And he also said:

A successful life is not about dying. It is about living well. I have known two-year-olds and nine-year-olds who have  changed people and even entire communities by their ability
to love, and their lives were successful though short. On the  other hand, I have known many who lived much longer and left behind nothing but emptiness. 


So it can be quite wonderful after all that our life can be healed even though our diseases may not be cured. How? Because suffering is a teacher andif we learn our lesson well, we can  become surprisingly better persons. Have we not heard accounts of how people after having gone through great suffering, emerged changed and better persons? If they had been impatient, selfish, arrogant and thoughtless before, they might become more patient, kind, gentle and humble. Sometimes they remarked that the disease was a good thing for them - it gave them an opportunity to reconsider their lifestyle and the more important values in life. They come to appreciate their family and friends more, and they now value the time they spend with their loved ones. And if they were to recover, they would find more time for their loved ones, and to do the things that are really more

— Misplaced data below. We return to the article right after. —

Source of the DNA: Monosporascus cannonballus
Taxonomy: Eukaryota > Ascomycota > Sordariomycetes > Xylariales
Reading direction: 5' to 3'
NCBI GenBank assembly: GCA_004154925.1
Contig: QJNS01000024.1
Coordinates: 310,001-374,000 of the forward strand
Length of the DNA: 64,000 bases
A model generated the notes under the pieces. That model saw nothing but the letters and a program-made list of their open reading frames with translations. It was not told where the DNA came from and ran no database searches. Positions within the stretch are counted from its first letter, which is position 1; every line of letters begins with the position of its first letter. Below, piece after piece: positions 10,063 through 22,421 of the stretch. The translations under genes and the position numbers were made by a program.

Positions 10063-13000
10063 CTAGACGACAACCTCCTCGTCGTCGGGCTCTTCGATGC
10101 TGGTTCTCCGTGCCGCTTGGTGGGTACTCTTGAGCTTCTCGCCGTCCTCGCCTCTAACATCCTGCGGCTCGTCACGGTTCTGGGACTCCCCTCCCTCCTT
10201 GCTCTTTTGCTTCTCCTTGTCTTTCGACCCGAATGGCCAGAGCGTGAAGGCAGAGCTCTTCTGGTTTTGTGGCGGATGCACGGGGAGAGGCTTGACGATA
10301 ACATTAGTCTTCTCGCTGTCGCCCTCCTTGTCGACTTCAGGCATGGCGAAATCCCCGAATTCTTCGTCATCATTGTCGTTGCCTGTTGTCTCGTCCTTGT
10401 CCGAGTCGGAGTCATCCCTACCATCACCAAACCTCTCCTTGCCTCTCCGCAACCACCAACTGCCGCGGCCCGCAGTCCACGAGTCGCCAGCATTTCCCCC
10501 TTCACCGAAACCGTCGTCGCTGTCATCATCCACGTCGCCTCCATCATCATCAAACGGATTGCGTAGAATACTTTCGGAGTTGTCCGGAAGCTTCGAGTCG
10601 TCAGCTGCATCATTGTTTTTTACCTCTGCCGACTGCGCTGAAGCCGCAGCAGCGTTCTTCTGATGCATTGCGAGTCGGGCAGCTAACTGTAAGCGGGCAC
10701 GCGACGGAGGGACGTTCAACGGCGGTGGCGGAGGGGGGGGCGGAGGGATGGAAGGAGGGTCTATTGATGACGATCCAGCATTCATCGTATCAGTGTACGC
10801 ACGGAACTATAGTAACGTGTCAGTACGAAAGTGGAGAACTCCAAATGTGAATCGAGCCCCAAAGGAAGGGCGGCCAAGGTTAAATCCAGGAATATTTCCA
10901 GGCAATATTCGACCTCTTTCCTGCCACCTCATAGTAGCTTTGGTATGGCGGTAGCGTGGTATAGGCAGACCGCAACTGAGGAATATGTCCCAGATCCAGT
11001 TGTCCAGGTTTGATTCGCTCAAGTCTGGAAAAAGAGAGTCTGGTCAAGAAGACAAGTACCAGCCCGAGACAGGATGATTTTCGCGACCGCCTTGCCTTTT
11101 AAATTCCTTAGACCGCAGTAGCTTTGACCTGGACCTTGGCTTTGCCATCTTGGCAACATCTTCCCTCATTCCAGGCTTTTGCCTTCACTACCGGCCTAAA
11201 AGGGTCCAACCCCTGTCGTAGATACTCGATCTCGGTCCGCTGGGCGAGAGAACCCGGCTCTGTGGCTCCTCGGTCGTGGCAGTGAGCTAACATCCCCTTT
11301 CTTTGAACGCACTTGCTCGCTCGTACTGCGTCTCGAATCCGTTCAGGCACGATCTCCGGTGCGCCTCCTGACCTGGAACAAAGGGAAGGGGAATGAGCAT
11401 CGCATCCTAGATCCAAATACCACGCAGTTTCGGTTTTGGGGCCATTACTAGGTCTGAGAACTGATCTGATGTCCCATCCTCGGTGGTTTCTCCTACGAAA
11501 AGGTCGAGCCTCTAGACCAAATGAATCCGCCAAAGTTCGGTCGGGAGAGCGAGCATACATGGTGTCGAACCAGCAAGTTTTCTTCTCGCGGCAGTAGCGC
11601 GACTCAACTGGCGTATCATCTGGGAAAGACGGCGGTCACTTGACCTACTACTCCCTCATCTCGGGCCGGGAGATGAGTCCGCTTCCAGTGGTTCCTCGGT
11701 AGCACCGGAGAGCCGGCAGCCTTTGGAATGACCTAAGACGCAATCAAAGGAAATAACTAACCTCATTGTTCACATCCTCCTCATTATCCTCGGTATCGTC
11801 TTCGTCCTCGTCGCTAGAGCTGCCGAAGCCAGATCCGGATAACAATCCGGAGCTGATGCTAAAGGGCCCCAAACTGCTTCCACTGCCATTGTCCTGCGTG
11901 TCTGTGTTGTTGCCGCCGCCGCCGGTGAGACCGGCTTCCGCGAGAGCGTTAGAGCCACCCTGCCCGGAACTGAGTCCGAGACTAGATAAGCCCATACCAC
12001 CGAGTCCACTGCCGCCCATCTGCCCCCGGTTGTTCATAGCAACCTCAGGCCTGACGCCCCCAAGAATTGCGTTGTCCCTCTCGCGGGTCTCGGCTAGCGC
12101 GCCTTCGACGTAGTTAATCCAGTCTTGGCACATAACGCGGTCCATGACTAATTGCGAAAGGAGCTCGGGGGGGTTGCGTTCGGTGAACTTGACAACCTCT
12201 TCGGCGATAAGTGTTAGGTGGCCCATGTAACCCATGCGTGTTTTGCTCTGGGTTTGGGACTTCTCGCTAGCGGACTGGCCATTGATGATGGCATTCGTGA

important and meaningful.

But even if we were to succumb to the disease we can still I arn and grow from it. We could understand the precariousness f life and how true the Buddha's teaching was - that there is an ossential flaw in life. We could become kinder and more tppreciative of the kindness we have received from people. We ( uld forgive those who had hurt us. We could love more richly, In re deeply. And when death comes, we can die with acceptance und peace. In this way, we can say that our life is healed because WI are reconciled with the world and we are at peace.

We can meditate